Happy Birthday to Mongolia's capital city Ulaanbaatar! The first stones of the city were placed some 300km west from current location, and the city moved for 20 times as a true nomadic city before settling into today's location in 1778.
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It’s been already 15 years passed since the first Golden Eagle festival in Bayan-Olgi province of Western Mongolia. Today, the Golden Eagle festival is one of the biggest festivals in Mongolia after the Naadam festival in Jul and this year about 72 Eagle hunters have participated and 400 – 500 visitors watched the festival when it was only 6 Eagle hunters and ~ 30 visitors arrived for the first time in 1999.
Yeah! Such great news! After a change in visa regulation, Mongolia is more accessible than ever. Find out if you need a visa to Mongolia here! Mongolia's immigration department has relaxed tourist visa requirements for 42 nationalities, including: Austria, Belgium, Brazil, Bulgaria, Croatia, Cyprus, Czech, Denmark, Estonia,
Grace Jacobsen is a successful blogger on wordres shttp://itsgracejacobsen.wordpress.com/ mostly write about facts, things that she experienced in her life. Recently she posted ab article on her blog about “10 facts people should know about Mongolia” based on her 4 years of live in Mongolia. This is a very interesting article & offers a great read. Here are some quick preview, she mentioned on fact # 1 – “It is in Asia not Africa”, #2, “They speak Mongolian, not Chinese”, #6 “There are people, not just animals” and so on. Please continue read the 10 facts below in detail.
Kazakh people are one of the biggest tribe in Mongolia who lives in very far western Mongolia – Bayan-Olgii province. During a hard time back in 1900s, a few Kazakh family from Turkmen asked to live in Mongolia and Mongolians let them to live in Mongolian territory and tell where they live and herd their livestock – it was Bayan-olgii province - one of the last true wilderness areas of Asia, the stunning beauty of the magnificent Altai Mountains will be the backdrop for this extraordinary Eagle Festival, today.
The academics, from Columbia University in New York had done some research and analyzed the trees in the Khangai Mountains of Mongolia and revealed that Central Mongolia saw one of the wettest and warmest periods for 1000 years - between 1211 – 1225 – the exact time of the Great Mongol empire rise of Genghis Khan. “He was one of the most feared warriors in history, waging bloody war across Asia and Europe. But Genghis Khan’s 13th-century rampage may have never happened had it not been for a spell of good weather. The leader of the Mongol armies ...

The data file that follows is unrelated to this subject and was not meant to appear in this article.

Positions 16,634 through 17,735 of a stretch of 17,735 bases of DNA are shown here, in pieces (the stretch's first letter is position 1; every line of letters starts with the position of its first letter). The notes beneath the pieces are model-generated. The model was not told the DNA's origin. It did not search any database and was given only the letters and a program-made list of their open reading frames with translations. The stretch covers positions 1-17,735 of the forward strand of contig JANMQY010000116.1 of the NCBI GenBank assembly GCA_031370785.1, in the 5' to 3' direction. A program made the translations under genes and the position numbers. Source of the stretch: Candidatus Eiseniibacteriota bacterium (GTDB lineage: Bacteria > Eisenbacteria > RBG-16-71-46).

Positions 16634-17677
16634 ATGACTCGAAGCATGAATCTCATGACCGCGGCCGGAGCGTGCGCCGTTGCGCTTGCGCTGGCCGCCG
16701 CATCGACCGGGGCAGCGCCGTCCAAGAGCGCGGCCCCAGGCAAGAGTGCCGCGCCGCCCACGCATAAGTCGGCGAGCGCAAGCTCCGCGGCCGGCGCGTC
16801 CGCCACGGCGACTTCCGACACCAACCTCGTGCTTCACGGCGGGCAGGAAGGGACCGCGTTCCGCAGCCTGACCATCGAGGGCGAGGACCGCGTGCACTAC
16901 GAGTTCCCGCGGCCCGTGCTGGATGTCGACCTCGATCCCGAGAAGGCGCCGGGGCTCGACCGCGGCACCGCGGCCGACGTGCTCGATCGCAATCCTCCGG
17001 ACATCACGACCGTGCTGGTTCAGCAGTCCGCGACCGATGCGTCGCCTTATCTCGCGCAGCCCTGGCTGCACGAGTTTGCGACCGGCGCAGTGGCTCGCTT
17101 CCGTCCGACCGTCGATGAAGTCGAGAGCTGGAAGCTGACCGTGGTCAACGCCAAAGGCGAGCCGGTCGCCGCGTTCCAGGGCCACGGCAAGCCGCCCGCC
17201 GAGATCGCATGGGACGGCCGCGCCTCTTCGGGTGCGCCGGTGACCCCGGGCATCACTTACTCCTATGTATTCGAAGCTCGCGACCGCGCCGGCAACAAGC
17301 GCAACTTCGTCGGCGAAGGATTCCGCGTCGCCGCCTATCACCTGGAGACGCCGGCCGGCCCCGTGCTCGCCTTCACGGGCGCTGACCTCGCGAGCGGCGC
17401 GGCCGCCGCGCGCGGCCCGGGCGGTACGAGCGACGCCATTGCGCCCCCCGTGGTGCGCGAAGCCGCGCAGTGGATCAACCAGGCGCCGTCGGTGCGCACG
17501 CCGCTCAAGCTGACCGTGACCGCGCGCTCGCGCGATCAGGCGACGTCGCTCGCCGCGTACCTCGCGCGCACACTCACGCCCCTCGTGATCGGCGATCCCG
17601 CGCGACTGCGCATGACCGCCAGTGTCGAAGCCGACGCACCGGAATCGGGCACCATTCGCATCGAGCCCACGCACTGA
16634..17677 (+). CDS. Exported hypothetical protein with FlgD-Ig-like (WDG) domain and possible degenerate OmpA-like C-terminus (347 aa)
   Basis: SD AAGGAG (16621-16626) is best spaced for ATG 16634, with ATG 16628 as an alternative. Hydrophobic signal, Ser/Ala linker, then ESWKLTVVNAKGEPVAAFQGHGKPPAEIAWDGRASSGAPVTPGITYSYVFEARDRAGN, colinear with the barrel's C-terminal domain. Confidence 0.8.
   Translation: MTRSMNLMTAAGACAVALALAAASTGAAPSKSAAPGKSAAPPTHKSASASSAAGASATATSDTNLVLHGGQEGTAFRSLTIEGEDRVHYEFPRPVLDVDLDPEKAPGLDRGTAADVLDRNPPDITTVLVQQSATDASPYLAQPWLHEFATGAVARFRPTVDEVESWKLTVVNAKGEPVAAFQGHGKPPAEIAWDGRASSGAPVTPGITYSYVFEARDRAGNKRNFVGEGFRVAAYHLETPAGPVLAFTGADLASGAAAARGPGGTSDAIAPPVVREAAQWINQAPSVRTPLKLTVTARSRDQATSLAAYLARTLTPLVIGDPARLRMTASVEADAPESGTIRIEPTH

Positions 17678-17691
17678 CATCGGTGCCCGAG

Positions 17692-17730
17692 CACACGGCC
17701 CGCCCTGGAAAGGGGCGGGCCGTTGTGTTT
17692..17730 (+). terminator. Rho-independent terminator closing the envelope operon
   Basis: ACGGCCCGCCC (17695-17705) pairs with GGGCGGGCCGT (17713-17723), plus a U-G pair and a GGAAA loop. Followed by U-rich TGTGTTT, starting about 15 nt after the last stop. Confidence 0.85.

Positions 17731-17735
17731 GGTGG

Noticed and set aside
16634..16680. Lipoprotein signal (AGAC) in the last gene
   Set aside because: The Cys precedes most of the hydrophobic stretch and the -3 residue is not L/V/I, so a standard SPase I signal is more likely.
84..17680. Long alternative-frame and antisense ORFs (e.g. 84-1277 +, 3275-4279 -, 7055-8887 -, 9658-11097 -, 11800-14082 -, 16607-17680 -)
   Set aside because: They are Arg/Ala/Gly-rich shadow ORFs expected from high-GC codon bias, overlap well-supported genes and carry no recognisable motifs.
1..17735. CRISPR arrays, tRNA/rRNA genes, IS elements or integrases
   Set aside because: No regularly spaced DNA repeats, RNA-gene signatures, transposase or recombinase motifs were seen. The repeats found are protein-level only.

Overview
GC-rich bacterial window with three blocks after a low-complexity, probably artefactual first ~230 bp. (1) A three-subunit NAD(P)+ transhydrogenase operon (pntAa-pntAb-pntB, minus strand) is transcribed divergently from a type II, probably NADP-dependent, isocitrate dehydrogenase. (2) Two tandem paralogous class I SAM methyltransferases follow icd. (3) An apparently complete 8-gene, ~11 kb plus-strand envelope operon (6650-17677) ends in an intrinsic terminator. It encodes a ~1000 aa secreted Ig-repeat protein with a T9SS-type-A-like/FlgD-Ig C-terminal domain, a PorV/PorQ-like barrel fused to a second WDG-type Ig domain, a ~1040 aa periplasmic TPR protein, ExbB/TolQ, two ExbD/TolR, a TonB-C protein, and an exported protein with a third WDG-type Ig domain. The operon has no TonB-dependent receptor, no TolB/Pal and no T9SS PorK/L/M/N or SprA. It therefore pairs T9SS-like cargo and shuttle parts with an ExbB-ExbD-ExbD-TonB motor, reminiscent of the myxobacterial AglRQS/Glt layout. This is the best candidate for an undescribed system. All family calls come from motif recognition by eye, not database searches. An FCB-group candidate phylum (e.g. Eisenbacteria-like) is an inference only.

Everybody, especially avid travelers might know about Wanderlust Travel Magazine – a British travel magazine covering adventurous, cultural and special interest travel. Recently, at the end of the 2013, Wanderlust Travel Magazine announced “Wanderlust Readers’ Travel Award 2014”. The Reason why we’re talking about this award was Mongolia has been named as the "Top emerging destination" at the Wanderlust Travel Awards 2014. Find out why, and start dreaming about your Mongolia travel - we are here to guide you!
At Selena Travel always strive to offer our helping hand wherever we can. As we’ve posted on our website, we’ve started 2013’s charity work to donate toys & books for the rural area’s kindergarten. We’ve asked for our tourist to bring some their children’s spare toys and books and we collected the toys & books until 31 Aug 2013. Thank you so much for all of travelers of Selena Travel who’ve chosen with us their tour ground organizer and travelled with us, staying with us for our charity and donation work for 2013.
Are you wondering whether it is safe to travel alone in Mongolia or not? Many of tourists ask this question from others on online community before they travel their first visit of counties including Mongolia. Here is an example: “I’m 20 years old female and never tried traveling on my own, and would like to be independent. Am planning to visit Mongolia on my own for a month, but is it safe?…
Mr. Narkhuu Tulga became Mongolia’s ambassador to the UK in Jun 2013; presented his Letters of Credence in traditional dress including his dazzling deel in royal blue – a traditional Mongolian double-breasted overcoat – was complemented by a matching hat and leather boots when he met the Queen Elizabeth II in Buckingham Palace on 13th November 2013. A Queen of United Kingdom said “How do you do… have you come far?” The Queen is used to being the most stylish person in the room. But when she met the Mongolian ambassador, she may have felt a little under-dressed.